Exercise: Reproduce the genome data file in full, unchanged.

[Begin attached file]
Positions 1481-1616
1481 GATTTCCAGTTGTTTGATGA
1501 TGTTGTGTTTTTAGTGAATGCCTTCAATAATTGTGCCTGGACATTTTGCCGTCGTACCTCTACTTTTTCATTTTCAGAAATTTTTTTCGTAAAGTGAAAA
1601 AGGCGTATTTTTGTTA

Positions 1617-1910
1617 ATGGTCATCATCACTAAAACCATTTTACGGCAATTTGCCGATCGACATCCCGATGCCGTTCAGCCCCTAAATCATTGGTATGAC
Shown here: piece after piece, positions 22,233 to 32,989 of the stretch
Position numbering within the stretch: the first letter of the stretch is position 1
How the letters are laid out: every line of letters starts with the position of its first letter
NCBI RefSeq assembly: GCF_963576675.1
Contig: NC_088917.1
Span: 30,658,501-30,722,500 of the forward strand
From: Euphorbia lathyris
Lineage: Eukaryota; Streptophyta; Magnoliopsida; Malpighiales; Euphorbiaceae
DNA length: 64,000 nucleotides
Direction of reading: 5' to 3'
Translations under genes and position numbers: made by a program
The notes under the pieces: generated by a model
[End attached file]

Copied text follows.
Positions 1481-1616
1481 GATTTCCAGTTGTTTGATGA
1501 TGTTGTGTTTTTAGTGAATGCCTTCAATAATTGTGCCTGGACATTTTGCCGTCGTACCTCTACTTTTTCATTTTCAGAAATTTTTTTCGTAAAGTGAAAA
1601 AGGCGTATTTTTGTTA

Positions 1617-1910
1617 ATGGTCATCATCACTAAAACCATTTTACGGCAATTTGCCGATCGACATCCCGATGCCGTTCAGCCCCTAAATCATTGGTATGAC
Shown here: piece after piece, positions 22,233 to 32,989 of the stretch
Position numbering within the stretch: the first letter of the stretch is position 1
How the letters are laid out: every line of letters starts with the position of its first letter
NCBI RefSeq assembly: GCF_963576675.1
Contig: NC_088917.1
Span: 30,658,501-30,722,500 of the forward strand
From: Euphorbia lathyris
Lineage: Eukaryota; Streptophyta; Magnoliopsida; Malpighiales; Euphorbiaceae
DNA length: 64,000 nucleotides
Direction of reading: 5' to 3'
Translations under genes and position numbers: made by a program
The notes under the pieces: generated by a model